April 14, 2013

Who50: "Day of the Daleks"

Who50 counts down to the 50th anniversary of Doctor Who by reviewing my favourite episodes and serials over the history of the programme, counting down from #50 to #1. Today, #30: "Day of the Daleks", a 1972 four-part serial written by Louis Marks and directed by Paul Bernard.

I generally dislike Jon Pertwee's tenure as the Doctor. It's not Pertwee himself, although to be honest I could give or take his version of the character. It's more the actual series surrounding him at the time: the idea of television's ultimate freewheeling rebel would settle down and work for the military strikes me as deeply counter to everything the series demonstrated before or since. That aside, the UNIT set-up does work sufficiently for one year (Season 7) before the arrival of Jo Grant, Mike Yates and the vaguely ridiculous and cozy "UNIT family". After that it's just four years of what seem like interminably long, vaguely tedious serials where - more often than not - the Master pops up like a Scooby Doo level antagonist.

This in mind, I'm somewhat surprised that - once I've gone through all the Doctor Who serials ever made and picked out the 50 I like the most - Pertwee stories keep cropping up on this list. "Day of the Daleks" is the 21st story I've written about, and the fifth to star Jon Pertwee. I've only blogged about Tom Baker stories three times. Sylvester McCoy, still my sentimental favourite among the 11 Doctors, has only come up once. If nothing else, assembling this list is making me re-evaluate my opinions on the Jon Pertwee era. I still don't think the majority of his stories are very good, but when they are they really do shine.
"Day of the Daleks" hinges on an oft-used time travel story trope, albeit one not previously used in Doctor Who: a group of rebels, fighting the Daleks in Earth's future, travel back in time to prevent the invasion from ever occurring - not realising that it is their interference that causes the invasion in the first place. It's a storyline that done exceptionally well: complex enough to engage, but told in a simple enough manner that kids watching can easily understand it. It's also a very well paced serial, rattling along quite amiably across four episodes without any obvious padding or dragging around.

This serial is the first of two to feature the Ogrons, gorilla-like shock troopers for the Daleks. It's an interesting angle, but possibly not one that really fits with the xenophobic nature of the Dalek race. They're a nice addition to Doctor Who's pantheon of aliens, however, and it's a shame that after the following season's "Frontier in Space" they're not used in the series again.

This must have been a sensational season opener back in 1972: the first appearance of the Daleks in five years, and their first appearance in colour (not counting the Peter Cushing movies, of course). From here they appear annually for the next three seasons, in "Frontier in Space", "Planet of the Daleks", "Death to the Daleks" and finally in the phenomenal "Genesis of the Daleks". Had producer Barry Letts not insisted on bringing them back here, it's possible we may never have seen them again.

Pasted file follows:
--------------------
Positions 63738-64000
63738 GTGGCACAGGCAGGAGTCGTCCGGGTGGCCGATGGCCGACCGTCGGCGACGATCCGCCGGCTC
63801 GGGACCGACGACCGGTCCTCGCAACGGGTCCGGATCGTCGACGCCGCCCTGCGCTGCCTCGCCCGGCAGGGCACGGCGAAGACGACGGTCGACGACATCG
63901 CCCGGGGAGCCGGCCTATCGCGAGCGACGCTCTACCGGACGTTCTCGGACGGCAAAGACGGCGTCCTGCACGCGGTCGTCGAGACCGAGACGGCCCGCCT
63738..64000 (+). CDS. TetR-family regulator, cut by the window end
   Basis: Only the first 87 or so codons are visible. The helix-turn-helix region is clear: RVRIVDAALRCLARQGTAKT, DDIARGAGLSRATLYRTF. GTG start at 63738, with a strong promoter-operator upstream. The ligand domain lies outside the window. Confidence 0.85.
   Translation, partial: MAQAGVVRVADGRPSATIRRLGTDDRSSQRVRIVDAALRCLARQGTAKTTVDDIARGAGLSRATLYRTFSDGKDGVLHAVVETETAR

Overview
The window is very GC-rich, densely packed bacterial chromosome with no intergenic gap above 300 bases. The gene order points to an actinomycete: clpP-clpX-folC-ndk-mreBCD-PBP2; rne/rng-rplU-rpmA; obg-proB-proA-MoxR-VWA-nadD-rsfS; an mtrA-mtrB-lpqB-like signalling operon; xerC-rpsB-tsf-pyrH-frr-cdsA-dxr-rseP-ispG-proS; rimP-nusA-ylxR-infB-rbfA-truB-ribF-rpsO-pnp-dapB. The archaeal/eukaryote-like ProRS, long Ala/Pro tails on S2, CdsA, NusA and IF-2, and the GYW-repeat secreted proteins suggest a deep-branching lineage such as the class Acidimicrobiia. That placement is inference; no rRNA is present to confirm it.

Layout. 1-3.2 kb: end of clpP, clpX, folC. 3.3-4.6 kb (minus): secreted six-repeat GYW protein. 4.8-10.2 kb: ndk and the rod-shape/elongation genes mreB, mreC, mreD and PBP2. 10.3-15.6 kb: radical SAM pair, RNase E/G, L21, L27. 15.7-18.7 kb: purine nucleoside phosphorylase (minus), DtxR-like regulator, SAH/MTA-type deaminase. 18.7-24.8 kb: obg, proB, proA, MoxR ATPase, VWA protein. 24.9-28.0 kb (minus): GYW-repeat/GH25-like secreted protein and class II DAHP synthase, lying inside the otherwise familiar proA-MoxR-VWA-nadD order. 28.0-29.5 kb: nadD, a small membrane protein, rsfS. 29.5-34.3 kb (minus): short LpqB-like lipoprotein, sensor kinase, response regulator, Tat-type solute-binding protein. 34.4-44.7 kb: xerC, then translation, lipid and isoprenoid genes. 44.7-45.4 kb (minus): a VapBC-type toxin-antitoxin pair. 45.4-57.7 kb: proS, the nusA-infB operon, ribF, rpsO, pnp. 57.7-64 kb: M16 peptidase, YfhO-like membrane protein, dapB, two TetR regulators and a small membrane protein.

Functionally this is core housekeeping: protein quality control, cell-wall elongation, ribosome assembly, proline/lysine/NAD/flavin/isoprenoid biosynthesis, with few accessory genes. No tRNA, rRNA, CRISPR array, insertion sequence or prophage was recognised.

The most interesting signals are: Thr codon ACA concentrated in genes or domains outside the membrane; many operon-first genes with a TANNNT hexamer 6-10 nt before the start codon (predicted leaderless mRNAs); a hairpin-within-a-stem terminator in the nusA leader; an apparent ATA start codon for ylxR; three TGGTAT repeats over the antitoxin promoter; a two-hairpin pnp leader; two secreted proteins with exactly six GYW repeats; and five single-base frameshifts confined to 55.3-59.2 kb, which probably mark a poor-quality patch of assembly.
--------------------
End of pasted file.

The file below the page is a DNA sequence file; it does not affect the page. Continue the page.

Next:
1. I do like the Pertwee era, but if there's any one great criticism you can make then yes, it's padding. And Jo Grant. Padding and an idiot.

    On a completely fanboy note, can you imagine how great the daleks would feel if we had seen them in "Genesis..." and then nothing until "Dalek"? And then nothing after that because, frankly, every story since then has been pretty much shit. The fact that I can genuinely consider a Dalek story-- Daleks Take Manhattan-- as among the worst Dr Who stories every told, saddens my fanboy heart quite a bit.

  2. There are plenty of bad Dalek stories before "Daleks in Manhattan": "The Chase", "Planet of the Daleks", "Destiny of the Daleks"... okay three, and Planet isn't bad so much as enormously dull.

    I did like the Daleks returning en masses in "The Parting of the Ways", and didn't mind them in "The Stolen Earth" (but *not* "Journey's End"). You do pretty much have a point though.

    1. The Daleks should be Who's version of Bruce the Shark: frightening because they're not right in front of you, just "out there, somewhere", so that when they do, in that one instant, appear, the immediate reaction is utter fear.

      Every first Dalek moment should be the head emerging from the river, or the eye-light appearing in the darkened cell. We should never be thinking "Oh, is it that time of the season already?"

    2. It's true we're back to the days of the mid-Pertwee era, where the Daleks have their annual round with the Doctor.

      If it was me running the show (and naturally it should be) I'd declare a moratorium on old monster appearances for at least two seasons.


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